As the debate over the United States' estimated $14.3 trillion debt has come to a head, the question as to whether or not cuts would be made to the Department of Defense (DoD) has evolved to one of how deep those cuts will go. The 2011 defense budget topped out at $738 billion, after adding $159 billion for Overseas Contingency Operations and a $30 billion 2010 supplement to the baseline request of $549 billion--certainly a hefty price tag for the debt-ridden nation. What type of force structure those dollars buy, to match our national security strategy, is essential to the debate.
Back in April, President Obama spoke of a $400 billion cut over 12 years, while congressional leaders tossed around ideas including a cut of $800 billion over the next 10 years and Senator Coburn's "Back in Black" plan to cut $1 trillion. The "debt ceiling" deal calls for $350 billion in defense cuts over 10 years, with room for deeper cuts. Considering the economic times we face today, it's difficult to argue against these proposed cuts.
In a perfect world our leaders develop a strategy that identifies the desired end-state and national goals, guided by which the military then develops a force structure to match. Unfortunately, that's not the world in which we live. The U.S. employs a complex policy mechanism--supplemental appropriations are routinely added to support ongoing operations, while cuts are made to eliminate costly weapons systems, especially in a down economy.
One issue that gets lost in the discussion of cuts is the need to maintain flexibility in implementing our security strategy: the kind of flexibility that existing and future platforms, sometimes with redundant capabilities, enable our military to execute the required missions. However, opponents of these new advanced systems routinely portray them as too costly and technologically unnecessary against adversaries already over-matched.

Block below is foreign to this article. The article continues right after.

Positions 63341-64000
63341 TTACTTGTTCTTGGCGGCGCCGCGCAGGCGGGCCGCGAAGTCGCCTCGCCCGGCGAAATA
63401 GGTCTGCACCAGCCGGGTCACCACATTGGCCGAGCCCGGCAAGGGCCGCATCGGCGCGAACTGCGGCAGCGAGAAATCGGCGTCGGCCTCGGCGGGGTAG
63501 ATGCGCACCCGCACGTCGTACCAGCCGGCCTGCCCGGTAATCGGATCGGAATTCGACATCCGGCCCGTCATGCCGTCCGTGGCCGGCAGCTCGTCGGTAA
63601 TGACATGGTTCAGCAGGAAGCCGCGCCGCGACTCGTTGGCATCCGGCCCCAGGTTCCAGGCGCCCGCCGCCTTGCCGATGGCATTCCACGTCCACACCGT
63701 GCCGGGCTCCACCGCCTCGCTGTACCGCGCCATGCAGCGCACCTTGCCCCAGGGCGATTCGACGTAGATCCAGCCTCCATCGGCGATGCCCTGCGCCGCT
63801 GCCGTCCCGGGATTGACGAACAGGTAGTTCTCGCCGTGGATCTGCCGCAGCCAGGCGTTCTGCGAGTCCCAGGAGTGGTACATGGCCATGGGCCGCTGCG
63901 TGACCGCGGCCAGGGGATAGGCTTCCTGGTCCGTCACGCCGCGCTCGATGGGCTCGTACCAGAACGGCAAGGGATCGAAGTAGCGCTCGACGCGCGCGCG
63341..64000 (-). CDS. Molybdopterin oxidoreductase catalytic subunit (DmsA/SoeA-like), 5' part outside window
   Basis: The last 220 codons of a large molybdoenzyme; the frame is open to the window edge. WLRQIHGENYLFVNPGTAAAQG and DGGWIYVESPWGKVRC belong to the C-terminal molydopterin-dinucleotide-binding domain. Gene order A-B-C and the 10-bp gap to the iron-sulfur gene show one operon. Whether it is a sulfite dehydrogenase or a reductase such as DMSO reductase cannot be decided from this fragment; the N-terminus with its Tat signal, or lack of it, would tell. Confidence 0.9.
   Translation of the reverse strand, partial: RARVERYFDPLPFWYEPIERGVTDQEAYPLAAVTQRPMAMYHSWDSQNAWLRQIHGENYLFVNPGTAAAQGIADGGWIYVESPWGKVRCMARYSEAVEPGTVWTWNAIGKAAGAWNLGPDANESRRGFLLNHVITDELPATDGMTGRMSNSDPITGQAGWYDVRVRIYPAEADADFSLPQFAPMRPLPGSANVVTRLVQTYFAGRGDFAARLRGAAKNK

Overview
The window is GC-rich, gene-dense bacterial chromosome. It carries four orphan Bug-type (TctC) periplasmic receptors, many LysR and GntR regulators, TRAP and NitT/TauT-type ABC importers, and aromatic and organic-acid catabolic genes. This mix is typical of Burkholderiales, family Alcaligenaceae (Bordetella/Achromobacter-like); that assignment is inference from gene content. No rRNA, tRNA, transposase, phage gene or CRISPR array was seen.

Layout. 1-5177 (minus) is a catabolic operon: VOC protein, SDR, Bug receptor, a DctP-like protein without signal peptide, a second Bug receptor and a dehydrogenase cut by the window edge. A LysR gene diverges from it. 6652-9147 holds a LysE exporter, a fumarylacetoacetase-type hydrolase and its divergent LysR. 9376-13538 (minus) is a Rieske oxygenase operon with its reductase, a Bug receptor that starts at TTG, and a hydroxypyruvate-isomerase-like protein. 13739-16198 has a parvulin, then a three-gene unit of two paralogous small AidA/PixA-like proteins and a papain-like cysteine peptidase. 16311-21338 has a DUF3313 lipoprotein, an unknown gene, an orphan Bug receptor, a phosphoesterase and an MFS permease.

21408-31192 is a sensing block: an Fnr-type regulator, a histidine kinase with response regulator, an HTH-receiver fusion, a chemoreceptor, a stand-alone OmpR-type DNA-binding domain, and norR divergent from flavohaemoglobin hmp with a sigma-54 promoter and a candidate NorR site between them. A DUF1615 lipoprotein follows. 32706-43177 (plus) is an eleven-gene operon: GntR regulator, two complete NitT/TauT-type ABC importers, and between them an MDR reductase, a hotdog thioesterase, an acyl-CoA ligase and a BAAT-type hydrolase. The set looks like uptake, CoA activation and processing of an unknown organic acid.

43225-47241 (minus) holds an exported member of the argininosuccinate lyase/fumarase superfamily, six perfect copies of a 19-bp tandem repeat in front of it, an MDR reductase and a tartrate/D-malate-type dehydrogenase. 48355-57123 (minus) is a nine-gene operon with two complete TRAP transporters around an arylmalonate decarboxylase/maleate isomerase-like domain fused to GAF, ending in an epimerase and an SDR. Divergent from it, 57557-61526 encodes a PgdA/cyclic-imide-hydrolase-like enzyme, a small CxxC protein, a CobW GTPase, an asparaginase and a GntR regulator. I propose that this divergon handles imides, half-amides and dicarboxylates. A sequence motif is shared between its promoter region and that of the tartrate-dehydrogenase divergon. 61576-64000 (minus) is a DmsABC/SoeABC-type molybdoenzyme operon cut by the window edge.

A recent study of the 2012 defense budget by the Center for Strategic and Budgetary Assessments noted that the cost per flight hour has risen to $23,800 for the active Air Force. But this number tells only part of the story, as the author observes in the succeeding passage:
"One explanation for the difference in the rate of growth is that the Navy is flying its aircraft more frequently, planning nearly 50 percent more flight hours per airframe on average than the Air Force in FY 2012 base budget. Since FY 2001, the Air Force has cut the number of flight hours per airframe in the base budget by over 40 percent, causing its fixed overhead costs to be spread across fewer hours of flight and therefore increase the apparent cost per hour. The average age of aircraft in the Air Force inventory is also at its highest level ever, resulting in higher maintenance costs to keep these aircraft operational."
The average age of airframes is indeed at its highest point, but this explanation fails to account for other leading factors, such as flying the airframes long beyond their life expectancy while conducting continuous flight operations in Operations PROVIDE COMFORT and SOUTHERN/NORTHERN WATCH from 1991 to 2003, ENDURING/IRAQI FREEDOM (OEF/OIF) since 2003, and many others. The fact that our Air Force and Naval fighter aircraft were not designed to be flown in continuous combat operations, year after year, is neither here nor there. That our executive branch has been able to utilize these multiple, flexible airframes constantly for the past two decades, speaks volumes of the need to maintain that capability.
Airpower advocates may find it difficult to counter calls for cuts to the so-called "sexy" weapons platforms (Joint Strike Fighter, Stealth Bomber, Airborne Laser) or for reduced spending on the lower priority programs per Sen. Coburn's plan, especially given our economic conditions, the existing capabilities of our adversaries, and the growing efficacy of unmanned vehicles.
However, there is no foreseeable way to ease the number and type of missions placed on our aging, existing airframes. Unless we see a change in our grand strategy or level of international engagement, as well as some reassurance that our potential enemies are not growing an advanced system of defenses, then our national leadership needs a strategic vision to maintain flexibility as our airframes, ships, and land forces slowly deteriorate from exhaustive use.
Maintaining enough flexibility for our military to handle every new possible foreign policy course may be untenable for of a war-weary American public, but as Congress debates cuts to defense spending and force structure, maintaining some flexibility is vital to ensuring a military positioned to execute the missions presented by its civilian leaders.
Colonel Steven R. Charbonneau is a military professor in the National Security Affairs Department at the Naval War College in Newport, Rhode Island and a 2011-12 Academic Fellows with the Foundation for Defense of Democracies (FDD). The views expressed here are his alone and do not reflect those of FDD, the Naval War College or the Department of Defense.